16482Re: [SB-r-us] earth plaster books
- May 30, 2014
Thanks so much for the post, I'm busy too right now but I want to thank you, there's so much to think about in it. It will take me awhile to go over all of it.
I'm guessing from the time stamp that you are in Europe, I'm not sure if I'm familiar with lime plaster, but maybe. I'm sure familiar with the old 3 coat plaster over lathe, used in the states before sheet rock. I think that might have been lime? It used horse hair for fiber and was pretty sandy, which you didn't notice till you found some that failed. It seemed like the sand would separate and easily brush off the lathe.
I would dense pack the walls if I was going to use cellulose in them. One of my big questions is how much? 12" of dense pack in some kind of double wall system was kind of the standard in the north east. It was supposed to be virtually air tight. I believe that air tightness won't be a factor in either plaster type per building sciences article on straw bale ( by John Strube ?)
12" of dense pack was also supposed to be able to store a lot of water vapor and release it back out. If the walls could dry it was supposed to be ok. 12" of dense pack is much more than I would need by just energy calculations, the house will be in southern Mo. I wondered if it might not make sense to just pay for the additional cellulose and let it deal with the moisture moving in and out the wall and letting it dry through the plaster. Of course you would do whatever to try to eliminate moisture sources. In my case this structure will be built more like a guest house, most cooking and bathing would be outside or in a semi-permanent structure at least at first.
Does your plaster touch the cellulose? That's the other question, in the straw bale article it mentioned that the straw by its nature wasn't prone to wicking water towards the interior. I wasn't sure if I should try to have some kind of barrier here, felt/tar paper? Maybe one side? Which one?
I need to also find out if summer time humidity would be a problem?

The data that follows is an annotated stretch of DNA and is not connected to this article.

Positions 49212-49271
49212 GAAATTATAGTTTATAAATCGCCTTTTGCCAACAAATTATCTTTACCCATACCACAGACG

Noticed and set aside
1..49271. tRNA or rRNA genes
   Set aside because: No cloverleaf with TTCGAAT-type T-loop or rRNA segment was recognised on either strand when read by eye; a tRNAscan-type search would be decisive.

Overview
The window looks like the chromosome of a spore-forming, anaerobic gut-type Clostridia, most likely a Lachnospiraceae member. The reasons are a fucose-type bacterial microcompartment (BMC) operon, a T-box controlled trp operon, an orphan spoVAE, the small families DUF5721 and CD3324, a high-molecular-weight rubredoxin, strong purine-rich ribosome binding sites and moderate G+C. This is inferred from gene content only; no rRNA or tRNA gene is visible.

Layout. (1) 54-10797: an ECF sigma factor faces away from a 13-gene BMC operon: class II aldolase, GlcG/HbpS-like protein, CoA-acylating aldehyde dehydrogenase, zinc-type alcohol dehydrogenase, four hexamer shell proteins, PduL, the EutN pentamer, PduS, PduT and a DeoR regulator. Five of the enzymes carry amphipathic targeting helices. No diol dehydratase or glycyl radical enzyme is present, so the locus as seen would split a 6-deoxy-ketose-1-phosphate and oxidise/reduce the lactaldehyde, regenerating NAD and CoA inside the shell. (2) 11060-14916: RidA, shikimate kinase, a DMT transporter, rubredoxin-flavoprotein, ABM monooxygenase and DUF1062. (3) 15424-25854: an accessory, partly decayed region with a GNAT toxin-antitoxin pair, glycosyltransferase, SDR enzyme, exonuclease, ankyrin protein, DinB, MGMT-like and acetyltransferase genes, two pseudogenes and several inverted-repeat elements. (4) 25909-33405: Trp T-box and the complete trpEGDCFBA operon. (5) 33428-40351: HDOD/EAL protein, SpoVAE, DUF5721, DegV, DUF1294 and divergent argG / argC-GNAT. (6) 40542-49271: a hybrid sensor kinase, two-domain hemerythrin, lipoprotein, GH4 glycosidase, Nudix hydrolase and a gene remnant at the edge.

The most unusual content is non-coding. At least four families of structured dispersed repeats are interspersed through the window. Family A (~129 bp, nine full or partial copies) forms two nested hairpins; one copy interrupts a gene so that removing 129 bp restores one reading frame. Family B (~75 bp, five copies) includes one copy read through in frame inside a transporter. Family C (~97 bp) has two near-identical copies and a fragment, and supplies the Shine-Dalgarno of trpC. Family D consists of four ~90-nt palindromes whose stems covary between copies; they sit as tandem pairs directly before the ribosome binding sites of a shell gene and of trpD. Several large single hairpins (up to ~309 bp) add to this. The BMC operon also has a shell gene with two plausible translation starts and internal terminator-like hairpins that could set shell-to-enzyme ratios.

Sounds like you sweat the small stuff too? I'm an older former carpenter who always tried to install air and vapor barriers perfect. Lost a bit of money doing it too! Kept doing it, guess I'm not that smart. That 12" of dense pack was supposed to eliminate those concerns? Wasn’t an option for you though?
I’ll be returning to Mo in July, I’m anxious to see my little wall. I did notice that the earth plaster peeled off the wood where it was thin. I never barked the wattle I applied it to, I thought that might be it, but thought that it might be that that part just dried to fast. I will hopefully have been able to read up on and perform some tests. I think that the clay here is pretty pure. How would you test the clay? How did you chop your straw?
I’m also considering 12” of sawdust or straw slip, some kind of slip, could you use pine needles? This house will be built on leased land, without permits. I want to build it as cheap as I can, sawdust will outlive me by far. I thought that perhaps the cellulose with all the combined benefits might be worth it, I didn’t price it out yet; I have to do my attic in my current house I roughly figured it to about $1000 dollars. That should be enough to cover 3 sides and the roof 12” walls 16” roof, the south side will more likely be covered by some type of sunspace. Over insulated, but not that big of a cost savings, if there was any added benefit, I thought. I could always use the money for something else though.
And hours after dashing off this quick post……………. back to work ripping 10 sheets of delaminated ply wall off a wall, where the carpenters didn’t sweat the small stuff.
Thanks again Nick
- << Previous post in topic